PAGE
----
The referendum appeal became a cyber activity amongst the self-styled "elite" of the Iranian exiled opposition. What I always refer to as the "closed circuit TV" opposition, once again took over, supported by their network of cliques in the Iranian media, like the Voice of America(Persian Service), the numerous websites, the weekly journals etc.

As I have said time and time again, all this "closed circuit television" is capable of doing is writing articles alone. Articles which only they themselves read, and take seriously and once again the great mass of ordinary Iranians are left unaccounted for.

The "closed circuit exiled Iranian opposition" is just not able to break out of its own circle. It is unable to make contact with the Iranian public even outside Iran. Not just because it lacks the charisma, but because it lacks the will as well. Somehow the "closed circuit exiled Iranian opposition" does not consider ordinary Iranians worthwhile and is also incapable of recognising that without the support of ordinary Iranians it can never organise any mass action and if it can never do that, it will never have any credibility nor power.

Of all these "Referendum Committees" which sprouted all over European cities, none of them can I recall who actually organised any action which gained much publicity in the international public opinion or within the Iranian community.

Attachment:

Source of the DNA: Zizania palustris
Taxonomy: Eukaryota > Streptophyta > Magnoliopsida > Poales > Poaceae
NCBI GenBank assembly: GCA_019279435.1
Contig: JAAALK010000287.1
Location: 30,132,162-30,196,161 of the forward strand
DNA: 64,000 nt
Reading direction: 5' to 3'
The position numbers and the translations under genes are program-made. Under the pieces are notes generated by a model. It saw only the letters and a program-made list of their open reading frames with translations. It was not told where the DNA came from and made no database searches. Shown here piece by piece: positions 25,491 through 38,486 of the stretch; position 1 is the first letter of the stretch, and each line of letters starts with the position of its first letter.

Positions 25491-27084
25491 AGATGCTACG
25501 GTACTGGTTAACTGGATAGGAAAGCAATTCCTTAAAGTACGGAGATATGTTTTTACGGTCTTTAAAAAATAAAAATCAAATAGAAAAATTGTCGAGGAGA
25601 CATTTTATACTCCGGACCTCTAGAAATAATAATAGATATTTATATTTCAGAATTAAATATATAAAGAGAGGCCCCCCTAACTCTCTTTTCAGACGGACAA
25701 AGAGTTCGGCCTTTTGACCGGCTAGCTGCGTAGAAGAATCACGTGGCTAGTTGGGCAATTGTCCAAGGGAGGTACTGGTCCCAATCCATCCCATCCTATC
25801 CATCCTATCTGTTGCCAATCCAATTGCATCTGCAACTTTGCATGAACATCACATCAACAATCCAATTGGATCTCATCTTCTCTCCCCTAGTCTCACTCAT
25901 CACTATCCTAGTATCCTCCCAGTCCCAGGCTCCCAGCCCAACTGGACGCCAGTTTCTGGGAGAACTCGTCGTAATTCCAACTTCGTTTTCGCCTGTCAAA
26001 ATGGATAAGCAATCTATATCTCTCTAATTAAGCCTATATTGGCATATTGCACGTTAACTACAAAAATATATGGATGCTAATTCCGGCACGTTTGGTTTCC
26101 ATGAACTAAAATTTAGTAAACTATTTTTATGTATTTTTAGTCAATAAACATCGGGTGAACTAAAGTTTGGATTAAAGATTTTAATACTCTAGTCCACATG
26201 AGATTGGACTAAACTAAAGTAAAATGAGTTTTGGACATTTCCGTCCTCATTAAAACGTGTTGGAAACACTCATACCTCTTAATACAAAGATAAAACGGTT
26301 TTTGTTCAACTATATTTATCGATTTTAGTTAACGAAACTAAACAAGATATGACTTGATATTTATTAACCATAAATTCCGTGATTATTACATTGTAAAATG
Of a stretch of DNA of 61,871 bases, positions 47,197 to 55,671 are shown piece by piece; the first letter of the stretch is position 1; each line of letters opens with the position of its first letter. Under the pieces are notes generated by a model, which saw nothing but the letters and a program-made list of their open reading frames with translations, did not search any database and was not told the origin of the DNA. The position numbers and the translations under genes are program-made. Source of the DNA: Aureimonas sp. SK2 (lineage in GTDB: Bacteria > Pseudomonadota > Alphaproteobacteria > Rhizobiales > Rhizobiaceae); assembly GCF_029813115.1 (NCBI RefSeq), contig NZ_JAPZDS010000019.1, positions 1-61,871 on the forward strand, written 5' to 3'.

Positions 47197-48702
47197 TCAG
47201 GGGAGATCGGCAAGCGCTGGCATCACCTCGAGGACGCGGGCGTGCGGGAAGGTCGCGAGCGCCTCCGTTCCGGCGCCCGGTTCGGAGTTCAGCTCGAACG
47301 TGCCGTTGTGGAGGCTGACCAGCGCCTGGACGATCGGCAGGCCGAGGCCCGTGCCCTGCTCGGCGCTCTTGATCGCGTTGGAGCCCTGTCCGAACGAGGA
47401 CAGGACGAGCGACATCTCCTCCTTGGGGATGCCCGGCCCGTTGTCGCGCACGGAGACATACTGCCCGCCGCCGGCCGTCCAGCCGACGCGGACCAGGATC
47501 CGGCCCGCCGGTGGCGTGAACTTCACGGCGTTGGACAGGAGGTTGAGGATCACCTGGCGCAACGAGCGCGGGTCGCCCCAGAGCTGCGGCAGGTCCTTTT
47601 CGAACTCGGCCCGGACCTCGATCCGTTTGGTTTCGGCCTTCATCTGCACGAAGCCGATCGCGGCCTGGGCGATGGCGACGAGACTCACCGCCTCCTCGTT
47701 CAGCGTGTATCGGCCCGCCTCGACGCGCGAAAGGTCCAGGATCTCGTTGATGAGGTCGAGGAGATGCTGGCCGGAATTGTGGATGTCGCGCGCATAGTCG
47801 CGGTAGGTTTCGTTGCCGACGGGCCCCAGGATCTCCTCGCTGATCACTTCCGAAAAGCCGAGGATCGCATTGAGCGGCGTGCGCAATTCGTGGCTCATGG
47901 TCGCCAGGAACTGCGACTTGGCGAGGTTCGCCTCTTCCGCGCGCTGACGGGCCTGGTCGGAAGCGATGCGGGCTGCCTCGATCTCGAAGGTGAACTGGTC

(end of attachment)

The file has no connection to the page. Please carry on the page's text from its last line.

In December, the "closed circuit opposition" held a conference in Brussels. To them it was a great achievement. I however, have seen many of such events. I can summarise them in one sentence:
"They came, they sat, they talked, they made a declaration and they left". This one seems to be no different.

Apart from Eli Lake of the New York Sun, the international media gave the event no coverage at all. What seemed to the organisers as a great achievement, in the eyes of the international community was a zero event.

I have approached many of these self-styled opposition "elites" and aksed them to join our pickets and actions. The usual answer is "I approve of what you do and am willing to act as an advisor but it is beneath me to stand with the rest of you in the streets handing out leaflets!".

By refusing to embrace the ordinary Iranian public inside and outside Iran, the Iranian opposition will never be able to break out of its own closed circle. It will remain what it has been since the end of the 1980s, a bunch of cyber activists and article writers unknown to the vast majority of Iranians, unable to mobilise any significant organised movement.

10 comments:

Winston said...

i linked to your blog on my own!

I believe our views are close!

Anonymous said...

"They had all passed their test of courage and resolution by having suffered in Islamic Republic prisons."

Or, they could all just be common criminals.

Anonymous said...

free iran

Azarmehr said...

common criminals?

Don't just make an accusation and stop. You know who the originators of the appeal are, let us know what their crime was?

To idiots like you who support the IRI, speaking for freedom and against injustice is the same as being a common criminal.

Anonymous said...

I bet this is all because we ignored you! Well you are not what you think you are..

Azarmehr said...

Well, whatever I am is not important. You on the other hand are anonymous and what matters is that the Iranian people inside and outside Iran have ignored you. When you can tell me one incident in which you have managed to mobilise any people into any action, I will eat my words.

Anonymous said...

you will soon :)

Azarmehr said...

I doubt it! Because if you dont have the courage to say who you are on this weblog you will also not have the courage needed to mobilise the people.

Anonymous said...

Remains to be seen ;)